Michigan State University physicians have found that vitamin D, if taken for at least three years, could help cancer patients live longer. The findings suggest that the vitamin carries significant benefits other than just contributing to healthy bones and were presented at the American Society of Clinical Oncology annual meeting 2019.
In the US, cancer is the second leading cause of death, according to the US Centres for Disease Control and Prevention. “Vitamin D had a significant effect on lowering the risk of death among those with cancer, but unfortunately it didn’t show any proof that it could protect against getting cancer,” said Tarek Haykal, a lead author on the study and an internal medicine resident physician at Michigan State University and Hurley Medical Centre in Flint, Michigan.
The researchers looked at data related to disease prevention from more than 79,000 patients in multiple studies that randomly compared the use of vitamin D to a placebo over at least a three-year period. Haykal and his team zeroed in on any information that involved cancer incidence and mortality.
“The difference in the mortality rate between the vitamin D and placebo groups was statistically significant enough that it showed just how important it might be among the cancer population,” Haykal said.
While these findings show promise, Haykal cautioned that the exact amount of the vitamin to take and what levels are needed in the blood are still unknown. He also said that it’s unclear how much longer vitamin D extends lifespan and why it has this result.
“There are still many questions and more research is needed,” Haykal said. “All we can say is that at least three years of taking the supplement is required to see any effect.”
Results show enough promise, however, that Haykal would like to see more doctors, especially oncologists, prescribe vitamin D to patients in general.
“We know it carries benefits with minimal side effects, he said. “There’s plenty of potential here.”
Background: In the United States cancer is the second leading cause of mortality, as such, primary prevention of cancer is a major public health concern. Vitamin D supplementation has been studied as a primary prevention method for multiple diseases including cardiovascular disease, osteoporosis, diabetes mellitus and cancer. The role of aspirin as primary prevention of cancer is still controversial. With fast emergence of large randomized controlled trials (RCTs) in that regards, we aimed to evaluate the efficacy of Vitamin D supplementation as primary prophylaxis for cancer.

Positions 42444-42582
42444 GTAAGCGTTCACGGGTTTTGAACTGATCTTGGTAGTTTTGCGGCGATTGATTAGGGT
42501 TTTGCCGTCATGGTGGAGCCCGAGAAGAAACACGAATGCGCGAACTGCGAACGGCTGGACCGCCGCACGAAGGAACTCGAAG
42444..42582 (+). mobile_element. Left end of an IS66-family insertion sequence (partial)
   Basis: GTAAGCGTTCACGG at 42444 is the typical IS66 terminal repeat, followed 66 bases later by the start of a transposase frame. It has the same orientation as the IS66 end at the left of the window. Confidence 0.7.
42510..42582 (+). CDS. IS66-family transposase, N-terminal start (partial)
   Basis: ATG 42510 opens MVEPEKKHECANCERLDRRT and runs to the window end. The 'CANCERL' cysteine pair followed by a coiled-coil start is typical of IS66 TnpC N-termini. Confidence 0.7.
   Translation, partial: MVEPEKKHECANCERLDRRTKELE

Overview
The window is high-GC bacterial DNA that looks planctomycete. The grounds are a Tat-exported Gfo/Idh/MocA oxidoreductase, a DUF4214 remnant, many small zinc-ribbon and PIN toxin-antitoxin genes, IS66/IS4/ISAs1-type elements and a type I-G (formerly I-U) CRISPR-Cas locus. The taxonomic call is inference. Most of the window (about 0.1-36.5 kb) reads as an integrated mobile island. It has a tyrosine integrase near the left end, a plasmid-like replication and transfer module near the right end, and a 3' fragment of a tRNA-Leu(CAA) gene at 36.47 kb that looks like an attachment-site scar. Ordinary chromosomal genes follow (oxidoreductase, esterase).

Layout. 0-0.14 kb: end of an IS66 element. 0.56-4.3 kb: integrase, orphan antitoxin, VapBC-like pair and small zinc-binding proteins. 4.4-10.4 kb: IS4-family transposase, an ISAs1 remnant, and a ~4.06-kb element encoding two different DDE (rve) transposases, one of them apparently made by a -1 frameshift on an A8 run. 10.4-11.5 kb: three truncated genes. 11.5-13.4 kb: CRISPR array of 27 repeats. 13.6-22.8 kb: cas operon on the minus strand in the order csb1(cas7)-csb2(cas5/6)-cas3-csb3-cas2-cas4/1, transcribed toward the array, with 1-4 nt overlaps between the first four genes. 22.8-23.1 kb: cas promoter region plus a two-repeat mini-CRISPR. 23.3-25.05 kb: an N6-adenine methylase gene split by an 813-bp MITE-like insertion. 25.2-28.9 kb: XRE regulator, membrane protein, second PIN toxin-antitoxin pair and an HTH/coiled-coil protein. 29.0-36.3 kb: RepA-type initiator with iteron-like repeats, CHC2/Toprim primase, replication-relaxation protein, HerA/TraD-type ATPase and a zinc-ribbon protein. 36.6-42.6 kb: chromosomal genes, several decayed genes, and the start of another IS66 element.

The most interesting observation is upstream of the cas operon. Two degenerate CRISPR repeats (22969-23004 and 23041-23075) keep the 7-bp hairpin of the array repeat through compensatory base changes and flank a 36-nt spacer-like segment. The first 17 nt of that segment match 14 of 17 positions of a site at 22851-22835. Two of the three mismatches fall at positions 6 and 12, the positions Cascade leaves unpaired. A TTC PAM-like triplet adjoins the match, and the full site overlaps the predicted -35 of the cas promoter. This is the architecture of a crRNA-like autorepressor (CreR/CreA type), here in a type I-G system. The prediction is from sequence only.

Methods: A comprehensive electronic database search was conducted for all RCTs where comparison of Vitamin D supplementation versus placebo for the prevention of any type of disease with at least 3 years of Vitamin D supplementation was used and where cancer incidence or mortality was reported. The primary outcome was cancer-related mortality and cancer incidence. We calculated risk ratios (RRs) and 95% confidence intervals (CIs) using a random-effects model at the longest follow-up.
Results: We included 10 RCTs with 79,055 total patients, mean age of 68.07 years, a female percentage of 78.02% and a minimum follow-up of 4 years and more. Vitamin D was associated with significant reduction of cancer-related mortality compared with placebo (RR 0.87; 95% CI: 0.79-0.96; P = 0.05: I2= 0%). Compared with placebo, Vitamin D was not associated with significant reduction of cancer incidence (RR: 0.96; 95% CI: 0.86-1.07; P = 0.46; I2= 31%).
Conclusions: Our study highlights that the use of Vitamin D supplementation for primary prevention of cancer is important as it does decrease cancer-related mortality once cancer is diagnosed, however it has no role or effect on cancer incidence.
Varun Samji, Tarek Haykal, Yazan Zayed, Inderdeep Gakhal, Vijaysai Veerapaneni, Michele Obeid, Babikir Kheiri, Sunil Badami, Ghassan Bachuwa, Rizwan Danish